The Allure of the First Property

How to Replace$70k_year-19.png

I speak to a lot of new investors, and there’s one mistake I see them make on a regular basis. Many investors think they can self-manage their properties when they first get started in real estate. This is a giant mistake—I call it “the Allure of the First Property.” If your plan is to grow your portfolio, you’ll want to place this job into the hands of professionals.  

More often than not, these investors are simply looking for ways to save a few bucks and bring home more money. But a smart investor will build in the 10% property management fee to their ROI formula. For instance, if your property rents for $700/month, you can expect to pay $70 to your property management company. Let me tell you, it’s well worth the $70.

I've seen this scenario play out time and time again. Investors self-manage their first investment, then buy their second rental property and they decide to play landlord again. Maybe they had a great experience with the first property, but it almost never works out once the second property is under their belt.

Even if you were to luck out and get fantastic tenants the first time around, chances are the next tenants won’t be so great. If you’re not experienced, you won’t know how to properly screen your tenants and get the right person in your rental. Not to mention, things just get out of hand once you have multiple properties. It’s more tenants, more toilets, more repairs, and generally more to worry about.

Being a landlord is a full-time job. You should always think ahead, and play the long game with your properties—that includes reaching your Freedom Number. What seems easy with one property quickly becomes a nightmare while trying to juggle 15 or 20 properties. 

Rental investing doesn't have to be hard. Plan from the very beginning to hire a property manager and put your passive income on autopilot! 

The Best Neighborhoods for Real Estate Investing

3.png

If you're new to real estate investing, I know it can be confusing to nail down the perfect rental market, and then the perfect neighborhood! My personal strategy is to purchase my properties in C class neighborhoods. The properties can be acquired for cheaper than B neighborhoods, and the rents are comparable. Therefore, the return on investment is higher. Simply put, it’s a better value. Remember, that’s why we do what we do! It’s all about ROI.

A lot of people worry about the quality of tenant in a C neighborhood, but truthfully, I rarely have issues with my tenants. These are hardworking, blue-collar Americans. They are satisfied with the homes that my team renovates. The neighborhoods are quiet during the day, because the tenants are away at work.

Not to mention, I don’t communicate with my tenants anyway! All of my properties are in the hands of effective property management teams. Should a problem arise, the property management team handles it quickly and professionally.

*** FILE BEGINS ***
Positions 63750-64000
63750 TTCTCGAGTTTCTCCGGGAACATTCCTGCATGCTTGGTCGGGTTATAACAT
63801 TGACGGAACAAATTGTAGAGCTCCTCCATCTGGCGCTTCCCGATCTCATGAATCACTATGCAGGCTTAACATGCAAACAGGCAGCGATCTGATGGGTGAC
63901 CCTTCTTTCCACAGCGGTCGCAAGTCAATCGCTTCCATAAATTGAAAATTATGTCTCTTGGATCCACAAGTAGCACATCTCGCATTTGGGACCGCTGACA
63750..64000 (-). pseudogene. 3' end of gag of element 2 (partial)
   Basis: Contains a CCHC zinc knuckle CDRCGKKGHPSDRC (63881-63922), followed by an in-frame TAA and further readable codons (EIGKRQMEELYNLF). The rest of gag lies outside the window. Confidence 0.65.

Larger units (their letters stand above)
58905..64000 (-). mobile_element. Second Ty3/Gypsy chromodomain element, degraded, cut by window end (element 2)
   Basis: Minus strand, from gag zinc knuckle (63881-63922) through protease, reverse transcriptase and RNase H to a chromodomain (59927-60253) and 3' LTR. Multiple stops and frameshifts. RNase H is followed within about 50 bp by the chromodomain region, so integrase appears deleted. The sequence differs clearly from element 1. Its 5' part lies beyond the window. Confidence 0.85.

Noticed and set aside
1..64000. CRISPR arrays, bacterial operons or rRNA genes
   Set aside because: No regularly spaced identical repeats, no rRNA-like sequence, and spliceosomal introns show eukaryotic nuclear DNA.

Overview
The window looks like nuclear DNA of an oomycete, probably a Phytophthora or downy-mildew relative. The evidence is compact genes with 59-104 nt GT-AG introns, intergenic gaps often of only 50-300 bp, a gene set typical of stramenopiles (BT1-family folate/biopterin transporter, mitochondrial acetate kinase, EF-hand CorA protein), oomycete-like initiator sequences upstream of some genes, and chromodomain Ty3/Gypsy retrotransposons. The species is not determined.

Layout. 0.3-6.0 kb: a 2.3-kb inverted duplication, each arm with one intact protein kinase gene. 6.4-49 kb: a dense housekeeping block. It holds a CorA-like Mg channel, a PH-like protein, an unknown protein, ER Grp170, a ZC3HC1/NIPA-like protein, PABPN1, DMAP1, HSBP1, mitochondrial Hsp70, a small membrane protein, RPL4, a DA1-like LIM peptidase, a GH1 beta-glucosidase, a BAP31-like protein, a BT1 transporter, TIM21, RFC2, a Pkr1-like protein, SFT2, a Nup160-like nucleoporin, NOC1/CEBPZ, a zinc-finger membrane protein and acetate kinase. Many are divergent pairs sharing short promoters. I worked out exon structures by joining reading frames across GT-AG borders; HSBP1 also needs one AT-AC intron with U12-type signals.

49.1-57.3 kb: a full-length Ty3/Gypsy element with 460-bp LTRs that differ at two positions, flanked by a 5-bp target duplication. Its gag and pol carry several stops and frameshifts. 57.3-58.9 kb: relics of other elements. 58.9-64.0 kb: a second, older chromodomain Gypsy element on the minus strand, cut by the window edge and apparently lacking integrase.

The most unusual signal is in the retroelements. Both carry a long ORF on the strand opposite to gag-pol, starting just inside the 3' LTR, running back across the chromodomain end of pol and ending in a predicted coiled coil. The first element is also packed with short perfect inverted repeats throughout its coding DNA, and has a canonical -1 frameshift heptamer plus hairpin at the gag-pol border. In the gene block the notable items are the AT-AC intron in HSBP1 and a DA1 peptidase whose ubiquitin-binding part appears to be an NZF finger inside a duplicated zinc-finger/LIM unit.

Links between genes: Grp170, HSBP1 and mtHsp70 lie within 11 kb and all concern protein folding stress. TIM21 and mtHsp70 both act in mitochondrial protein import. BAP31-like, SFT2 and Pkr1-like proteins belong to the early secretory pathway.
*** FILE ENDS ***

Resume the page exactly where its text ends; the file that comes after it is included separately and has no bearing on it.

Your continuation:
It might seem counterintuitive, but A neighborhoods are typically the neighborhoods that have problem tenants. Those tenants have higher standards, and are more likely to complain about insignificant details.

If you want to know more about C class neighborhoods, check out my property tours on YouTube! I'll walk you through some of my favorite neighborhoods, and show you exactly what to look for in the perfect rental market! 

Interested in picking up your very own C class property with high ROI? Let’s talk! Pick a 30-minute time slot that works with your schedule, and we’ll match you with a great property!

If you're new to real estate investing, I know it can be confusing to nail down the perfect rental market, and then the perfect neighborhood! Here's my strategy.

Don't Fall in Love with Real Estate

How to Replace$70k_year-8.png

So you're ready to become a real estate investor, and you're picturing it now: a cute little bungalow nestled into a picturesque neighborhood. You've started brainstorming paint colors, and picking out shrubbery. I'm going to have to stop you right there. This is the WRONG approach. 

It doesn't matter what the house looks like. It doesn't matter what the paint colors are. It doesn't matter what the hardware on the kitchen cabinets looks like. None of that is important. Why? It doesn't bring you closer to financial freedom, period. 

Here's a little secret that only effective real estate investors understand: don't fall in love with real estate, fall in love with ROI. It doesn’t matter what the house looks like. All rental homes are simply four walls and a roof.

Houses in the best rental markets in the US rent, regardless of if they're cute or not! Our goal is to create a safe, solid, and comfortable home for our tenants. We aren't shooting for something that's Pinterest-worthy. 

Real estate investing is a business, and as a business owner, you'll have to look out for your bottom line. ROI is the most important metric. Keep your focus on the numbers, and you'll be well on your way to financial freedom!